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Media Release: Local Charities Encouraged to Apply for Share of $1 Million Fund




A local charity which received more than $100,000 in a lump sum donation is encouraging other charitable organisations to get behind an initiative which could see them secure a share of a million dollar fund.

CEO of the Well Foundation Andrew Young says his organisation received $116,010 to put towards a third Mobile Health Clinic for the West Auckland area, after receiving thousands of public votes.

The Well Foundation is the Waitemata District Health Board’s (DHB) official fundraising body and the new clinic-on-wheels will bring dental services to children in the West Auckland, North Shore and Rodney areas.

“This new purpose-built, state of the art Mobile Dental Health Clinic will give nurses the ability to treat patients on the spot and provide a solution to major oral health problems facing so many vulnerable children,” says Young.

“Recently, four children who had missed 22 appointments between them were brought to our attention. None of the children had been seen by a dental team and the youngest, aged eight, had his first dental experience under general anaesthetic, having to have eight of his teeth extracted due to various levels of decay,” he says.

Young says the Mobile Health Clinic will see families like this, benefit from earlier intervention on-site at their pre-school or school, where treatment will be provided to reduce further health issues.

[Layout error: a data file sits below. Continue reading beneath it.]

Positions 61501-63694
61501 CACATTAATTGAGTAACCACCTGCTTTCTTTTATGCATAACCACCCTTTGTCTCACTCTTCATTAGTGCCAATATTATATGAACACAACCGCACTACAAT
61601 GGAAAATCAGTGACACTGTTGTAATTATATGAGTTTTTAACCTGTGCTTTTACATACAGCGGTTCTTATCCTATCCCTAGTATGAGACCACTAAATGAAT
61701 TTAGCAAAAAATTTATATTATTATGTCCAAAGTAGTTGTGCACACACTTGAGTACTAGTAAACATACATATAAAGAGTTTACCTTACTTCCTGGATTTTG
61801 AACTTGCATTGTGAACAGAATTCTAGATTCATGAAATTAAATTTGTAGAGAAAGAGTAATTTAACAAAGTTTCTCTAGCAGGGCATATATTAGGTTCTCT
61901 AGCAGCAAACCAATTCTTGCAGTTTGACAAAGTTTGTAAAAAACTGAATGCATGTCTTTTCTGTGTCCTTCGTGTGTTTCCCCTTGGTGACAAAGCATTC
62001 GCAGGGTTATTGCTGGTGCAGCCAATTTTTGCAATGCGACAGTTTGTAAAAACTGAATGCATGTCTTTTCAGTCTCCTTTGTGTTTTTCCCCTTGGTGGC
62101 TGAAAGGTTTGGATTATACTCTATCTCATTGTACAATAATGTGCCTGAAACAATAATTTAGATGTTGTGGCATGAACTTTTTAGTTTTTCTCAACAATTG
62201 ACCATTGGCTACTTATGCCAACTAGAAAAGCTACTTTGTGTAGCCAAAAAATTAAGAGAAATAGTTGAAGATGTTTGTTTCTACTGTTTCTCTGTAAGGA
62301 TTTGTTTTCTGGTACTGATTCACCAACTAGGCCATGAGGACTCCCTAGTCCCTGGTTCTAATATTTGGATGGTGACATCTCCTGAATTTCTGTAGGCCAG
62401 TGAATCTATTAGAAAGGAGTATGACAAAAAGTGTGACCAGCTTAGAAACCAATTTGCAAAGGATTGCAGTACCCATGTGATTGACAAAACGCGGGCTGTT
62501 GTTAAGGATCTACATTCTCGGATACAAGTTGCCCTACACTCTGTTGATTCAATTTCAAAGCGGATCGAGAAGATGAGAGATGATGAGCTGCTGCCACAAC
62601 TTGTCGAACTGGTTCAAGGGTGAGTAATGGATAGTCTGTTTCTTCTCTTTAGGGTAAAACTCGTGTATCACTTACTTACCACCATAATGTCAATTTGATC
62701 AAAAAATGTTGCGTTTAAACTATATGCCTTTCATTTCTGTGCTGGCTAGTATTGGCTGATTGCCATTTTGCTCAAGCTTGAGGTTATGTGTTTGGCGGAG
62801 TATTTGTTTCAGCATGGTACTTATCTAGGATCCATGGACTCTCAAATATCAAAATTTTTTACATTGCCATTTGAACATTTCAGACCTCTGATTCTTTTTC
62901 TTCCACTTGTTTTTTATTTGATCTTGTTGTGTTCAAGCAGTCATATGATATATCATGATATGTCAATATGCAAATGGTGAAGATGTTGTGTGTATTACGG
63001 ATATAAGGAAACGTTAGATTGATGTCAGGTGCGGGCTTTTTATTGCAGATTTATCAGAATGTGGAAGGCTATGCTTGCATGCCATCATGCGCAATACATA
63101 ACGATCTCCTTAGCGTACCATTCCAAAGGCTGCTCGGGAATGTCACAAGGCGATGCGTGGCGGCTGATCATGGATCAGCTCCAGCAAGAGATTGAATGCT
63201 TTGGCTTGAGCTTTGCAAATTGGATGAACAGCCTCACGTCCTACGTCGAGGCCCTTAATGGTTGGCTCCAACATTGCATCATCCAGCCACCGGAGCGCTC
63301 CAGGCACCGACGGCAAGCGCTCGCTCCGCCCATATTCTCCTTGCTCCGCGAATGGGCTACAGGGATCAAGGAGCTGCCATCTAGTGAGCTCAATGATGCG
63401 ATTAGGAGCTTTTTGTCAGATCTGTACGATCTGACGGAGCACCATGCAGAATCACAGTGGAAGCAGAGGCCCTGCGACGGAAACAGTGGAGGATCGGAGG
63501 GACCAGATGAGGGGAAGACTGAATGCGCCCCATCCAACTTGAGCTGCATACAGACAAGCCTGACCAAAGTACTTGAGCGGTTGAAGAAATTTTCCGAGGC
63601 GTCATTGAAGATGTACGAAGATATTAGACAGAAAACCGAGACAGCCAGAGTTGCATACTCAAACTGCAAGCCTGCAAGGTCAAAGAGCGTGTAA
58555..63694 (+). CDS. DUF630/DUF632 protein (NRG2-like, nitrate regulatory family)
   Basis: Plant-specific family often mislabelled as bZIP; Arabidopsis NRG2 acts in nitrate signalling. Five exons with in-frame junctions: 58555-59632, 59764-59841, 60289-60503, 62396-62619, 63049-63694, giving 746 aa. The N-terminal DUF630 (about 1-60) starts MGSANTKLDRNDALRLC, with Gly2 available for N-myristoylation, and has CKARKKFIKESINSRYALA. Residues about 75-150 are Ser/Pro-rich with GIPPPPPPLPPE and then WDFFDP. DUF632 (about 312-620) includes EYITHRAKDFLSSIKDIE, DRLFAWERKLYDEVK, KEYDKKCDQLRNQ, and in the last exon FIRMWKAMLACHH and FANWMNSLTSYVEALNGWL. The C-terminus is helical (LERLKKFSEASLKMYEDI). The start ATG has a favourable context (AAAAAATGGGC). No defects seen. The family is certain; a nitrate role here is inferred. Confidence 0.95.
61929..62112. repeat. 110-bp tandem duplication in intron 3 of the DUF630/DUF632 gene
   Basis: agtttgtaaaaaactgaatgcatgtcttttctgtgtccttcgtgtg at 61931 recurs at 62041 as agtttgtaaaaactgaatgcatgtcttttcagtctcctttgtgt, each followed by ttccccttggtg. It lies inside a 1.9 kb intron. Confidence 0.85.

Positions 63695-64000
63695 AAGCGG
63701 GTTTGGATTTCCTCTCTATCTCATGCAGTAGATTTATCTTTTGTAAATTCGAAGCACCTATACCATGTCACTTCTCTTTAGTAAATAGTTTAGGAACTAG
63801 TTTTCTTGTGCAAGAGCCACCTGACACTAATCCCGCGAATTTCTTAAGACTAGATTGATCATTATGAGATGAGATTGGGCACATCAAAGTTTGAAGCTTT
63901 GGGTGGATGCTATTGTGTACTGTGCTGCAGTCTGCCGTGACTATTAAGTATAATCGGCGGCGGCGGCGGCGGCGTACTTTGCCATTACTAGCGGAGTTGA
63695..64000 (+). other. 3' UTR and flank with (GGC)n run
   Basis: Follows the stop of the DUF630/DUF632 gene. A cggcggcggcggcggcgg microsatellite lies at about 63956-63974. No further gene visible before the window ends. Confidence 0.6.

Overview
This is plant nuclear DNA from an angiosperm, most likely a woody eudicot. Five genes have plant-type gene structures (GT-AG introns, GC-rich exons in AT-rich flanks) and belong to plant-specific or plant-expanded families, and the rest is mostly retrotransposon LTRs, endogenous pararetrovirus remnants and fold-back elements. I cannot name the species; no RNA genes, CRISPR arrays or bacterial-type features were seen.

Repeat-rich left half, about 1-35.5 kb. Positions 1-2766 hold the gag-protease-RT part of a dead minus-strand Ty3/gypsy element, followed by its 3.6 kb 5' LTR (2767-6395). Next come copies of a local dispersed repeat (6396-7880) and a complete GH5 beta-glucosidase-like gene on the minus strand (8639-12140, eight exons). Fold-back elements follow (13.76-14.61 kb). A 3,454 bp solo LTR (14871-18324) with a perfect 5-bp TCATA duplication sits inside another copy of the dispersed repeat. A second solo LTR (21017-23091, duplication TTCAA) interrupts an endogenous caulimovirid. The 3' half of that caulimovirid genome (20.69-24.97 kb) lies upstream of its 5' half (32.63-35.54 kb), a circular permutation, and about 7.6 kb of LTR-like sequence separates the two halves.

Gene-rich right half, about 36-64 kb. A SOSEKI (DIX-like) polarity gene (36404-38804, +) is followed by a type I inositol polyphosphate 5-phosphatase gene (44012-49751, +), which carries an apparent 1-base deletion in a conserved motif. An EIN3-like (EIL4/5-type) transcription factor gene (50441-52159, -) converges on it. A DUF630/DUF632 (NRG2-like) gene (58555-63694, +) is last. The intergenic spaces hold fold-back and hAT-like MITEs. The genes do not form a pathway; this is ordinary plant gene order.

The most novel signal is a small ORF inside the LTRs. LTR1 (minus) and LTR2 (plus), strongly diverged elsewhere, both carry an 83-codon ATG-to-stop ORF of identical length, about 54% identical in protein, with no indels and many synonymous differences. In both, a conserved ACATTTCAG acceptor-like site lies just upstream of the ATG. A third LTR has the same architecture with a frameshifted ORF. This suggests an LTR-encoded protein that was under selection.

The Well Foundation secured the money, along with 30 other charitable organisations, as part of the West Auckland Trusts’ Million Dollar Mission.

CEO of the Trusts Simon Wickham says in addition to helping them complete projects, participating in the funding process has raised the profile of the 30 charities.

“What makes this funding initiative different is the way it brings the community into the decision making process – they decide how the money is allocated.

Wickham says the schools and groups have said that asking those struggling with ‘charity fatigue’ for votes instead of cash was a welcome relief from the burden of traditional fundraising.

“We are immensely proud to support the valuable work these groups do in the community – often without a voice or chance to tell their story.

“The increased public awareness that the public voting process brings to each organisation will make it easier for them to secure funding in the future,” says Wickham.

Young agrees saying without The Trusts support it would have been difficult to fund the third Mobile Health Clinic which was desperately needed in the area.

Outside of the dental clinic the Mobile Health Clinics provide services to many vulnerable families in the community.

“For example we recently took up an invitation to the Pacific Youth Rugby League Cup Tournament to provide health promotion for Rheumatic Fever awareness, immunisations, vision hearing testing and general child health matters.”

A second clinic is on its way and will be on the road later this year which will be used exclusively for throat swabbing as a part of the Rheumatic Fever Prevention Programme and will visit local schools and areas in the community where vulnerable people are in need of healthcare, like the Western Village Caravan Park in Ranui.

Young says other charities and groups in need of funding should begin to prepare their applications in time for October when The Trusts will call for nominees for the allocation of another $1 million next year.

Applications will open this year on 2 October and close 1 December.  The public voting stage will start on 1 March 2018.

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